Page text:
where PRE is an indicator of premature birth (i.e., PRE equals 1 if gestation is less
than or equal to 36 weeks). The coefficient on the interacted term can be interpreted as a
"difference in difference in differences" estimate. For example, the interaction of PRE
with one of the noCON indicators gives us the "difference" between these high-risk
births and other births in the "difference" between states with a certificate of need
program and those without a program. Given that noCON is a difference in difference
estimate, the coefficient on the interaction term is the difference in difference in
differences estimate.
First, the model was estimated with health as the dependent variable. As expected,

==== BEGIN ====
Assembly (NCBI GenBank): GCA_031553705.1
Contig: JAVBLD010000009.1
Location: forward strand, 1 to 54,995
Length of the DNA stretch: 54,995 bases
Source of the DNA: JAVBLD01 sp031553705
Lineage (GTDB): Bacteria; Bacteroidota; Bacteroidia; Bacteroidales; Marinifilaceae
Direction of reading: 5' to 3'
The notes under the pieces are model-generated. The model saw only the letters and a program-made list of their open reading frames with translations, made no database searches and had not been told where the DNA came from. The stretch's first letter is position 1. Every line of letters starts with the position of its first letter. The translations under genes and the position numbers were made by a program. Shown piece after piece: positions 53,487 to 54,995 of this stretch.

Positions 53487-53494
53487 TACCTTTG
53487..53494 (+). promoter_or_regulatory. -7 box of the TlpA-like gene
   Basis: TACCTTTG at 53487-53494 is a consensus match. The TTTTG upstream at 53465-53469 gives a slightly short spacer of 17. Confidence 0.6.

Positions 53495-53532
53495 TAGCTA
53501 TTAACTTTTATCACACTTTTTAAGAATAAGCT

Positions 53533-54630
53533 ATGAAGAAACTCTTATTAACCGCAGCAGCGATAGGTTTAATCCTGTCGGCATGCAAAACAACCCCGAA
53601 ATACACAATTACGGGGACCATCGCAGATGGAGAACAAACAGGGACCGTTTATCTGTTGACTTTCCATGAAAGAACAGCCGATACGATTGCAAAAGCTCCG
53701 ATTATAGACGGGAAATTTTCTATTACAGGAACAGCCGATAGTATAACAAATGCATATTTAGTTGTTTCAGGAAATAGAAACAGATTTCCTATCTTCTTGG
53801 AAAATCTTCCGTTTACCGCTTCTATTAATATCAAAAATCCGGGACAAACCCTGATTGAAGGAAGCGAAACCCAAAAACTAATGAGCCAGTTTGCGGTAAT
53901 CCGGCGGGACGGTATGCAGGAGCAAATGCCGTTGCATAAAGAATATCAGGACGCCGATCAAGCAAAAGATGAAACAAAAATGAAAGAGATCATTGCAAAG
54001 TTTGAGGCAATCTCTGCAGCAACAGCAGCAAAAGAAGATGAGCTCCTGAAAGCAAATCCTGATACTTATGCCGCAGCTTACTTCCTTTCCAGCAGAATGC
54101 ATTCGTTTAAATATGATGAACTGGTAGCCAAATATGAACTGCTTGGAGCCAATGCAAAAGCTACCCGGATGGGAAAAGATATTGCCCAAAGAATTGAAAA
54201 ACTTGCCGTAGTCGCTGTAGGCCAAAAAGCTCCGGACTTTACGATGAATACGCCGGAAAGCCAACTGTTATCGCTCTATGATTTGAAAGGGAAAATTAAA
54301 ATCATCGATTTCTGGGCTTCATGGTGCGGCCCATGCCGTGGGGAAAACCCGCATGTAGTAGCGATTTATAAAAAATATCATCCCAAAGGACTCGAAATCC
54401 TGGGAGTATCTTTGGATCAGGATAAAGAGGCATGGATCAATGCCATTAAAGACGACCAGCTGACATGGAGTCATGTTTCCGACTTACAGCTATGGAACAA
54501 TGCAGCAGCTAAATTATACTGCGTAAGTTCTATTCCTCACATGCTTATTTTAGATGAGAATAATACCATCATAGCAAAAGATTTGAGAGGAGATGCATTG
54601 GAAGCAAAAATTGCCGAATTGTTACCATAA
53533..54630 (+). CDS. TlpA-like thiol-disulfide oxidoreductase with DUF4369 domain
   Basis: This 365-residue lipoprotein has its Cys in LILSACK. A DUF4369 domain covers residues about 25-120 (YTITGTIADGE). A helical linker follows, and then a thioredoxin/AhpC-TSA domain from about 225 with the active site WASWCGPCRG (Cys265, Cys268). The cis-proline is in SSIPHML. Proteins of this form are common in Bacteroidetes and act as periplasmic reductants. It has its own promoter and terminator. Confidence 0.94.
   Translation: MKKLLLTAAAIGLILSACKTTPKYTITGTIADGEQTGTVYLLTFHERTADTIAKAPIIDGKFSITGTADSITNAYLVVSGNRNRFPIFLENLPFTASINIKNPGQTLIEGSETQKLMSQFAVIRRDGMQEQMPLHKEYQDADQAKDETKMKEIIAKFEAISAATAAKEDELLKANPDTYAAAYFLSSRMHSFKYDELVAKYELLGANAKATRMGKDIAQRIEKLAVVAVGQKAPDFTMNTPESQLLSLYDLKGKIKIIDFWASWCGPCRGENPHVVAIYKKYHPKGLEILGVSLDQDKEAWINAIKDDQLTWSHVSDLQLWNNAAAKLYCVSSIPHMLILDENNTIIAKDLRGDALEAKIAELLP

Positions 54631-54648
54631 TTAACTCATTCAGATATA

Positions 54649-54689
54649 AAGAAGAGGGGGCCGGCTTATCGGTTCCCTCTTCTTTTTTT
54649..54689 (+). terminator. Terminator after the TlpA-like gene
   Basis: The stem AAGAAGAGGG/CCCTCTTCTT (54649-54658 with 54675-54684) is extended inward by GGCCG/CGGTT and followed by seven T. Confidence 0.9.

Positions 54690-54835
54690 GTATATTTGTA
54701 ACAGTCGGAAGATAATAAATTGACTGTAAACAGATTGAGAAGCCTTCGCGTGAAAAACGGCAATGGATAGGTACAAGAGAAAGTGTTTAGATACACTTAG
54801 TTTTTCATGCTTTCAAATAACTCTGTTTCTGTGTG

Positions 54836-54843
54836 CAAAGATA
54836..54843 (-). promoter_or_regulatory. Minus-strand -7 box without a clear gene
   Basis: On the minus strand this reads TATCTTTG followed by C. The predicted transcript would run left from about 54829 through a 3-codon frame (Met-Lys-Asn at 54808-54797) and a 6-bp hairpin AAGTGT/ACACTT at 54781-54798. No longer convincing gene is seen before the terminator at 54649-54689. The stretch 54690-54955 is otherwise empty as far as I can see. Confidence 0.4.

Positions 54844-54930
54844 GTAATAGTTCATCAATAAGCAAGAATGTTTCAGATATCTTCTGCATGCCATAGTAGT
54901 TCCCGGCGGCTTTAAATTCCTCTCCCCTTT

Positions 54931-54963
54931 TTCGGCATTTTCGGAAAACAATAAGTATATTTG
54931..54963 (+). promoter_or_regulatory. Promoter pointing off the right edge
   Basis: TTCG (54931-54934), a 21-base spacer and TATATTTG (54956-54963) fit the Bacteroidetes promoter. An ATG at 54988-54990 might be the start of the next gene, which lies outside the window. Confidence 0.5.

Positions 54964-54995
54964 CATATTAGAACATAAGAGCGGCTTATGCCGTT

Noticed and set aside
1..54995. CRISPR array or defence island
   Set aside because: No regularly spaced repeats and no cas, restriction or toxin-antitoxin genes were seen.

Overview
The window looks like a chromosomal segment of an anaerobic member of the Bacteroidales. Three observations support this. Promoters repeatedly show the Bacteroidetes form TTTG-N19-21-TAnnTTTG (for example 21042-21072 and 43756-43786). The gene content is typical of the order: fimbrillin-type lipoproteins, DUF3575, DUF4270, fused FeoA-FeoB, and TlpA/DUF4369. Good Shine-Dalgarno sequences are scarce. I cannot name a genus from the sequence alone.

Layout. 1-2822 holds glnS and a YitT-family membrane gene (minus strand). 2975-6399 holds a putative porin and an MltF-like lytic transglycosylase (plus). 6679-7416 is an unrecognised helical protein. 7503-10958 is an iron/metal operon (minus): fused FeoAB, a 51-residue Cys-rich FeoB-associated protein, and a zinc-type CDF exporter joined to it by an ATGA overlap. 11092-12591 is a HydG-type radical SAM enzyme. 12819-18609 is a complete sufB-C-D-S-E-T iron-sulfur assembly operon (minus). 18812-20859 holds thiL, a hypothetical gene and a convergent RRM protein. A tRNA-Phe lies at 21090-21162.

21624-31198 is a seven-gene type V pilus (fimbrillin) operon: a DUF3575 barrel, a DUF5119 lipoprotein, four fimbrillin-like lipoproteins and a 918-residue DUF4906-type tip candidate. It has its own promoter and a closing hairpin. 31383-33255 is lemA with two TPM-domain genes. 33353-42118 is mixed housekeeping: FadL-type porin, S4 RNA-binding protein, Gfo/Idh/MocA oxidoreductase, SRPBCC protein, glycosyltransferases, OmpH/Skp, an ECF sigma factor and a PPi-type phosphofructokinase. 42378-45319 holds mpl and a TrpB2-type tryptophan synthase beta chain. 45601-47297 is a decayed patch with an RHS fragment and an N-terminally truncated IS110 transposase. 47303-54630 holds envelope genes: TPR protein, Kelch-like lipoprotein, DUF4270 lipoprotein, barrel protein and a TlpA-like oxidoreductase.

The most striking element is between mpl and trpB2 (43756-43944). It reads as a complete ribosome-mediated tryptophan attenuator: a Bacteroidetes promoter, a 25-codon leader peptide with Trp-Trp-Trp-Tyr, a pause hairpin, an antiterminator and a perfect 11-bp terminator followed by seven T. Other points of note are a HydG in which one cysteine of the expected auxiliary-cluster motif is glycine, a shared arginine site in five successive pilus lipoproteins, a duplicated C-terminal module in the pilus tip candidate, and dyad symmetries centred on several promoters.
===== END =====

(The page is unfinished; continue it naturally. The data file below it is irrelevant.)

being born prematurely significantly reduces the probability of being healthy (-7.7%).
The coefficient on the interaction of the noCON indicators with the premature indicator is
positive for both the states that dropped their CON in the 1980s and in the 1990s. Again,
we see that only the interaction with noCON89 is statistically significant. The estimated
impact on premature babies is 1.98% (Column 1, Table 2-6) in those states that repealed
their CON programs in the 1980s. These positive coefficients indicate that removing
barriers to competition results in a higher likelihood of a healthy birth. As before, the
higher probability of a healthy birth in the states that removed their CON restrictions in
the 1980s versus those that removed the restrictions in the 1990s is reasonable given the
time needed for increased competition to have an effect on health care. Again, this may
appear to be a small effect. However, when compared to the average change in the
probability of being healthy over this time period, the effect of CON repeal leads to a
large increase.